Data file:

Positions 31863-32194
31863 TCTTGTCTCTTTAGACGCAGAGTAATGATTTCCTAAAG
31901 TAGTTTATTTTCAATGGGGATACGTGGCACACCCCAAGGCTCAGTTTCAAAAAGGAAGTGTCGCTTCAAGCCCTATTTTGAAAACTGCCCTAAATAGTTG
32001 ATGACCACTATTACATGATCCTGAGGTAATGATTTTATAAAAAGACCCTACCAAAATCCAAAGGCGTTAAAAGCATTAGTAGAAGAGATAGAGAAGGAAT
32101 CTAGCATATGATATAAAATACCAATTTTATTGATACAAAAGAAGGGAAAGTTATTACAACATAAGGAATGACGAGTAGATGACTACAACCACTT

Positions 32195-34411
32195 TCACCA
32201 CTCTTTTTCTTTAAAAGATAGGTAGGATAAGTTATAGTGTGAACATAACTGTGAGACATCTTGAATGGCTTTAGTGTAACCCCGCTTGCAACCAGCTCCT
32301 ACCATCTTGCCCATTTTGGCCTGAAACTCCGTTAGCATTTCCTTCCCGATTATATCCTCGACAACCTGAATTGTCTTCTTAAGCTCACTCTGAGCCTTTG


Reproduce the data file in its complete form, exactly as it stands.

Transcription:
Positions 31863-32194
31863 TCTTGTCTCTTTAGACGCAGAGTAATGATTTCCTAAAG
31901 TAGTTTATTTTCAATGGGGATACGTGGCACACCCCAAGGCTCAGTTTCAAAAAGGAAGTGTCGCTTCAAGCCCTATTTTGAAAACTGCCCTAAATAGTTG
32001 ATGACCACTATTACATGATCCTGAGGTAATGATTTTATAAAAAGACCCTACCAAAATCCAAAGGCGTTAAAAGCATTAGTAGAAGAGATAGAGAAGGAAT
32101 CTAGCATATGATATAAAATACCAATTTTATTGATACAAAAGAAGGGAAAGTTATTACAACATAAGGAATGACGAGTAGATGACTACAACCACTT

Positions 32195-34411
32195 TCACCA
32201 CTCTTTTTCTTTAAAAGATAGGTAGGATAAGTTATAGTGTGAACATAACTGTGAGACATCTTGAATGGCTTTAGTGTAACCCCGCTTGCAACCAGCTCCT
32301 ACCATCTTGCCCATTTTGGCCTGAAACTCCGTTAGCATTTCCTTCCCGATTATATCCTCGACAACCTGAATTGTCTTCTTAAGCTCACTCTGAGCCTTTG